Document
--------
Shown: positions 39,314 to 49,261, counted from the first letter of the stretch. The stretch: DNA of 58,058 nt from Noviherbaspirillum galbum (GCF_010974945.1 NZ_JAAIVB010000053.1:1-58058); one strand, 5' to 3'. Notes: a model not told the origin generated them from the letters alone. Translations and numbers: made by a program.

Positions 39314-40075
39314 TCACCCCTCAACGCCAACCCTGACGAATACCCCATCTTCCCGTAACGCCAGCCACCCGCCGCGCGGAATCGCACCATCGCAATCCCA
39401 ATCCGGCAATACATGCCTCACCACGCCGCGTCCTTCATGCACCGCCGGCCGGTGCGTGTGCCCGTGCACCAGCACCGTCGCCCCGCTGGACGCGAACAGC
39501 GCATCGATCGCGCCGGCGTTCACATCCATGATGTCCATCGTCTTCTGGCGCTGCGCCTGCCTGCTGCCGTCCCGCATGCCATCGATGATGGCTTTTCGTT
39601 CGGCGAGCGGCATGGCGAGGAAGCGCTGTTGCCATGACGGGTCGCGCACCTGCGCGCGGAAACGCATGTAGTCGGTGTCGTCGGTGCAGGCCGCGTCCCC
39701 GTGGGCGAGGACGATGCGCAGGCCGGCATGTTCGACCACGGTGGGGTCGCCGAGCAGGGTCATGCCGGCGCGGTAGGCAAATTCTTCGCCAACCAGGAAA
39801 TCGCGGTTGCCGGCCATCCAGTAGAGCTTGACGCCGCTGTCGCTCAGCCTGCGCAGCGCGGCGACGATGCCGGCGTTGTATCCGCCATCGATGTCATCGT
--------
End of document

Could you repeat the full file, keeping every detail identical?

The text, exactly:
Shown: positions 39,314 to 49,261, counted from the first letter of the stretch. The stretch: DNA of 58,058 nt from Noviherbaspirillum galbum (GCF_010974945.1 NZ_JAAIVB010000053.1:1-58058); one strand, 5' to 3'. Notes: a model not told the origin generated them from the letters alone. Translations and numbers: made by a program.

Positions 39314-40075
39314 TCACCCCTCAACGCCAACCCTGACGAATACCCCATCTTCCCGTAACGCCAGCCACCCGCCGCGCGGAATCGCACCATCGCAATCCCA
39401 ATCCGGCAATACATGCCTCACCACGCCGCGTCCTTCATGCACCGCCGGCCGGTGCGTGTGCCCGTGCACCAGCACCGTCGCCCCGCTGGACGCGAACAGC
39501 GCATCGATCGCGCCGGCGTTCACATCCATGATGTCCATCGTCTTCTGGCGCTGCGCCTGCCTGCTGCCGTCCCGCATGCCATCGATGATGGCTTTTCGTT
39601 CGGCGAGCGGCATGGCGAGGAAGCGCTGTTGCCATGACGGGTCGCGCACCTGCGCGCGGAAACGCATGTAGTCGGTGTCGTCGGTGCAGGCCGCGTCCCC
39701 GTGGGCGAGGACGATGCGCAGGCCGGCATGTTCGACCACGGTGGGGTCGCCGAGCAGGGTCATGCCGGCGCGGTAGGCAAATTCTTCGCCAACCAGGAAA
39801 TCGCGGTTGCCGGCCATCCAGTAGAGCTTGACGCCGCTGTCGCTCAGCCTGCGCAGCGCGGCGACGATGCCGGCGTTGTATCCGCCATCGATGTCATCGT